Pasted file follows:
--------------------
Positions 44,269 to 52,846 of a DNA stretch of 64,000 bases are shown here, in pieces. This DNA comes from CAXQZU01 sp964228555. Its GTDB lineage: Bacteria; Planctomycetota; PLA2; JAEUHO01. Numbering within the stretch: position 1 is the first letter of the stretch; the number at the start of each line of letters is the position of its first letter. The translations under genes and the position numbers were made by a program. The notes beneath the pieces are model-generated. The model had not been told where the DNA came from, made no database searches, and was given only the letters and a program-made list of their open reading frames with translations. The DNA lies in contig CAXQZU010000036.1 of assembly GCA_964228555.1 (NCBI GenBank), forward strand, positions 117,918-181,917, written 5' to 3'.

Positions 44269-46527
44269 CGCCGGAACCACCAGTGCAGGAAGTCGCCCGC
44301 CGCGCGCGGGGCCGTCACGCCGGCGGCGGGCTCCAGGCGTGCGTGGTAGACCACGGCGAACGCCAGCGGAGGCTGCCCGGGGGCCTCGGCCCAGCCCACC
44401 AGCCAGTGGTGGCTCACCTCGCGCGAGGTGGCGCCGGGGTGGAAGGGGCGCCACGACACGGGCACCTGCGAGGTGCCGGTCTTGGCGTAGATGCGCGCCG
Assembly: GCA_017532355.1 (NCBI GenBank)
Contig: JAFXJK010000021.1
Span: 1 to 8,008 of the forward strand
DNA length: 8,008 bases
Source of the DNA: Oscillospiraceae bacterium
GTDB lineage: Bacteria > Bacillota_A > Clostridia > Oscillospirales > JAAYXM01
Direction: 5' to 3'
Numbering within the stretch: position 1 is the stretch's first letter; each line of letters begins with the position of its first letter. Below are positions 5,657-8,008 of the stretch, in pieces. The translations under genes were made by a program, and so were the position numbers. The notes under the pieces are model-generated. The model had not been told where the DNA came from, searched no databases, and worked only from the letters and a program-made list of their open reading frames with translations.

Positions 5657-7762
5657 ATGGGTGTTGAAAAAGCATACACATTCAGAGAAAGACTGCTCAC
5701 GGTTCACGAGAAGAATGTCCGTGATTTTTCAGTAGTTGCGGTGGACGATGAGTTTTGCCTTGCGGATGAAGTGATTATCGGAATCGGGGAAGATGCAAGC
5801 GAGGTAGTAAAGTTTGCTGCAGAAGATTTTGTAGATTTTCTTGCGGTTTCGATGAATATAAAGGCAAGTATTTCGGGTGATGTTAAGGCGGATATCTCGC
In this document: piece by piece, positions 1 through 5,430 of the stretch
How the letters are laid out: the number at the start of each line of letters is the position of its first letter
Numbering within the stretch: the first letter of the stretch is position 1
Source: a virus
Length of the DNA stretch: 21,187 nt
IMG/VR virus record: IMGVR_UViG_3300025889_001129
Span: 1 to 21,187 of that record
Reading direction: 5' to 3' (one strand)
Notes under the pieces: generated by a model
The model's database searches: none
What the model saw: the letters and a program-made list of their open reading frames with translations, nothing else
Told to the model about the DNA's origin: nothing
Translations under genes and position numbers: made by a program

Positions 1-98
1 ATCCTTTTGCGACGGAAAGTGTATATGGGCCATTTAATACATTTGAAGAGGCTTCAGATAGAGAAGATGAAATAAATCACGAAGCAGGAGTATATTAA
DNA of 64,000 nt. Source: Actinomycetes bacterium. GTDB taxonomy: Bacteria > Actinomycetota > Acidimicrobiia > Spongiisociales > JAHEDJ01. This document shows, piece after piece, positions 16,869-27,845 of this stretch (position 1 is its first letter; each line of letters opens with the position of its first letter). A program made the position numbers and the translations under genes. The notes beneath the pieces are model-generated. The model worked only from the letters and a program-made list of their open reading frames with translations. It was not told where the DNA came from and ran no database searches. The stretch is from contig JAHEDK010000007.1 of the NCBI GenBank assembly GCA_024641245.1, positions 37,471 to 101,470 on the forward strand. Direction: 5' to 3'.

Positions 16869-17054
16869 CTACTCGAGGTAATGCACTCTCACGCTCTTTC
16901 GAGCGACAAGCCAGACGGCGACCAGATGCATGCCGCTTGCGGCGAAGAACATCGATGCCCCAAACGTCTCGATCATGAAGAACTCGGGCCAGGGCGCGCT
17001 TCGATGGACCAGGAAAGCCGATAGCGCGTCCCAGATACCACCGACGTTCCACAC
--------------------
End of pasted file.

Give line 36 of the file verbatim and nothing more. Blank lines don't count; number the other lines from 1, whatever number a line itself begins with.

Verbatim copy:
16901 GAGCGACAAGCCAGACGGCGACCAGATGCATGCCGCTTGCGGCGAAGAACATCGATGCCCCAAACGTCTCGATCATGAAGAACTCGGGCCAGGGCGCGCT